Previous
Trinidad and Tobago
Guyana
3:30 PM UTC
Game Details
Panama
United States
6:00 PM UTC
Game Details
Next

Transfer Rater: Tonali to Chelsea

Football Whispers
Read
 By Mina Rzouki

Italy will defend well at Euro 2016, but lack of creativity in attack is an issue

With Euro 2016 on the horizon, Mina Rzouki looks at how Italy are shaping up for the tournament this summer.

Projected starting XI

Buffon; Bonucci, Barzagli, Chiellini; Florenzi, Marchisio, Verratti, Darmian; Candreva, Zaza, El Shaarawy

Once everyone is fit and healthy, this looks like the team Antonio Conte will rely on. While it is definitely strong at the back, there's hardly an abundance of thrills going forward.

Injury worries

Although at this moment both Giorgio Chiellini and Andrea Barzagli are struggling with injuries (the latter has even been sent back to his club), both should be available and raring to go when the tournament kicks off. Ciro Immobile also had to be replaced in the team, as he injured himself in the match against Juventus last weekend.

Even so, Marco Verratti is the only player with whom Conte should be concerned. The Paris St-Germain midfielder is the one true talent Italy have in midfield, a player who combines exquisite technique with tenacious ability, but he hasn't played the full 90 minutes of a match since early January, and he hasn't featured for the French champions at all since February. With Verratti suffering from a hamstring injury, Conte called him up for the upcoming friendlies, but the midfielder was sent back to his club to receive further treatment. One hopes he will be in good condition once the competition kicks off.

Form guide

Italy has always prided itself on deploying a talented defence, one that in recent years has been complemented with a perfectly balanced midfield. Juve's backline, dubbed the "BBC," as it features Barzagli, Leonardo Bonucci and Chiellini, are likely to be tasked with protecting Gianluigi Buffon's goal. Their synergy and experience playing together should put them in good stead going forward.

Beyond that wonderful spine to the team, Italy's only problem is they lack good options in the No. 9 role. While Simone Zaza has proved a revelation for the Old Lady this season, he has seemingly made more of an impact when coming on as a substitute than when offered the chance to start. Graziano Pelle is not the consistent performer a team such as Italy needs, while Eder, who performed well at Sampdoria, has done nothing since he arrived at Inter, even if his club team's lack of creativity isn't entirely his fault.

Scoring 16 goals in their 10 qualifying matches, La Nazionale have had problems going forward, and Conte has yet to find the right equation. Five of the Azzurri goals came against Azerbaijan, while the team toiled and laboured to score one against the likes of Bulgaria and Malta. Conte demands a lot from the team and tends to play exhaustive tactics, which could diminish the team's capabilities in front of goal. Couple that with the lack of genuine talent in the No. 9 role, and the squad might struggle to overcome well-organized defenses.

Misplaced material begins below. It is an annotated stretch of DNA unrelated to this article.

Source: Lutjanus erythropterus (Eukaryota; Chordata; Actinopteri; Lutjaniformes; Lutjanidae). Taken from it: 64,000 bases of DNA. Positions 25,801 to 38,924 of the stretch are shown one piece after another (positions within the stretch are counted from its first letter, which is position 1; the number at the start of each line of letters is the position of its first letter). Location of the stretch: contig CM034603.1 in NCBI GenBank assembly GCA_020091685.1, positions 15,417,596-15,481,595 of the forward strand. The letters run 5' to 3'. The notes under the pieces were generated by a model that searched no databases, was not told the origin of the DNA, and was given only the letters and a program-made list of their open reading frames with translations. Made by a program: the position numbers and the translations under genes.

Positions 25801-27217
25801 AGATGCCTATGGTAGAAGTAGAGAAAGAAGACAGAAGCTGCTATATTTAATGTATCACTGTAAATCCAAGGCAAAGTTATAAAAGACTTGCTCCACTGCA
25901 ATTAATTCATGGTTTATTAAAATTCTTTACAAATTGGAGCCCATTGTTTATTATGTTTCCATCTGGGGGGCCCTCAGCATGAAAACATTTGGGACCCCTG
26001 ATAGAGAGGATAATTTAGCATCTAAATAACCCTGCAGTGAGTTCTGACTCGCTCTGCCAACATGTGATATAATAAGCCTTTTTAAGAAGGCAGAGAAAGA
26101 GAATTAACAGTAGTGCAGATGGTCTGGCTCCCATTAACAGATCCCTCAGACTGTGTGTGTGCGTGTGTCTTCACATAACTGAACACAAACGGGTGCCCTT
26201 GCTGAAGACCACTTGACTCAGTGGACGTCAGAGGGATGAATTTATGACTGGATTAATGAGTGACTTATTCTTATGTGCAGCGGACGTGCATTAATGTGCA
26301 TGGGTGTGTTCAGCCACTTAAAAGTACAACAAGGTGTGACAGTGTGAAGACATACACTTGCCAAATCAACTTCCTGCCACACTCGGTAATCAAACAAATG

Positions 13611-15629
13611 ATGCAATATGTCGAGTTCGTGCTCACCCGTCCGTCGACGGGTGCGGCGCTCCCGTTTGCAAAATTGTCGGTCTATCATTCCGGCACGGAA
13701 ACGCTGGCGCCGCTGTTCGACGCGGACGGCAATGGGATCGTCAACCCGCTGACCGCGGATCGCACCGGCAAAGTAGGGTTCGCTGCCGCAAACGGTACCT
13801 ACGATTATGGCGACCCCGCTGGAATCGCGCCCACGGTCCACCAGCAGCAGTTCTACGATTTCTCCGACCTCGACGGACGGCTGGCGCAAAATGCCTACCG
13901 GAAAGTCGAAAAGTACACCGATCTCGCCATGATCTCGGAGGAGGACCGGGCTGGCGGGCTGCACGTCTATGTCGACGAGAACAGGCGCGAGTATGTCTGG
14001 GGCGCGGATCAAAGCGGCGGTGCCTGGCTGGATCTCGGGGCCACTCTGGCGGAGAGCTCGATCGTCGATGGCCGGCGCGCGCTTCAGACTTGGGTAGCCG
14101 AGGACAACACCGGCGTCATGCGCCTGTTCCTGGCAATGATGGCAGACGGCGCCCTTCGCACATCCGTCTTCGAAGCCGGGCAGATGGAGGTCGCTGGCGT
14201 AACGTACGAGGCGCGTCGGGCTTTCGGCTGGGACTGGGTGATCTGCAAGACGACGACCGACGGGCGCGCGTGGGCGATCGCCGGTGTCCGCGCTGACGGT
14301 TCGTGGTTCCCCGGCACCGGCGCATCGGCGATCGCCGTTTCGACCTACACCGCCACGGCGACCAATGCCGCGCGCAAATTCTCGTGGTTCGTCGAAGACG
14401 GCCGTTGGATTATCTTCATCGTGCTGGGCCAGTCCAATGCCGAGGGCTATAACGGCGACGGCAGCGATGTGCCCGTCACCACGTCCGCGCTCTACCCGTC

Leonardo Bonucci, left, forms part of Italy's strong defence, but the squad's issues at Euro 2016 are likely to be up front.

Manager's blind spot

The decision to call up Stefano Okaka in place of the injured Immobile was bizarre, to say the least, especially as other players who seem better equipped for the challenge were left behind. One such player is Pepito Rossi, who is excelling at Levante even as his club is struggling. With four goals (including a delicious one last weekend against Deportivo La Coruna) and two assists in nine appearances, perhaps the unlucky player cursed with so many injuries deserves a chance to shine for his national team.

Even stranger was the decision to leave out Sebastian Giovinco, who is dominating Major League Soccer with his vision and creativity. Although it was commendable to see Conte leave out Daniele De Rossi and Andrea Pirlo, as the duo have yet to earn the right to play for Italy this season, surely Giovinco, the player Conte always defended at Juve, has earned his chance to be an integral part of this team.

Pre-tournament focus: How will your team do?

A heavy reliance on the leaders of the Juventus squad, men who boast experience and a winning mentality, means that Italy are always a team to fear, even if they lack star quality.

Conte might have his flaws, but he creates successful sides and is admired for his ability to create a unit, as opposed to allowing individuals to shine. If Italy play as a team, sacrificing for one another in much the same way Conte's Juventus team did, they have the opportunity to reach far in the competition. One only hopes they have the energy to keep up with the demands of their ambitious coach.

Mina Rzouki covers Juventus and the Italian national team for ESPN FC. Follow her on Twitter: @Minarzouki.

Comments

Use a Facebook account to add a comment, subject to Facebook's Terms of Service and Privacy Policy. Your Facebook name, photo & other personal information you make public on Facebook will appear with your comment, and may be used on ESPN's media platforms. Learn more.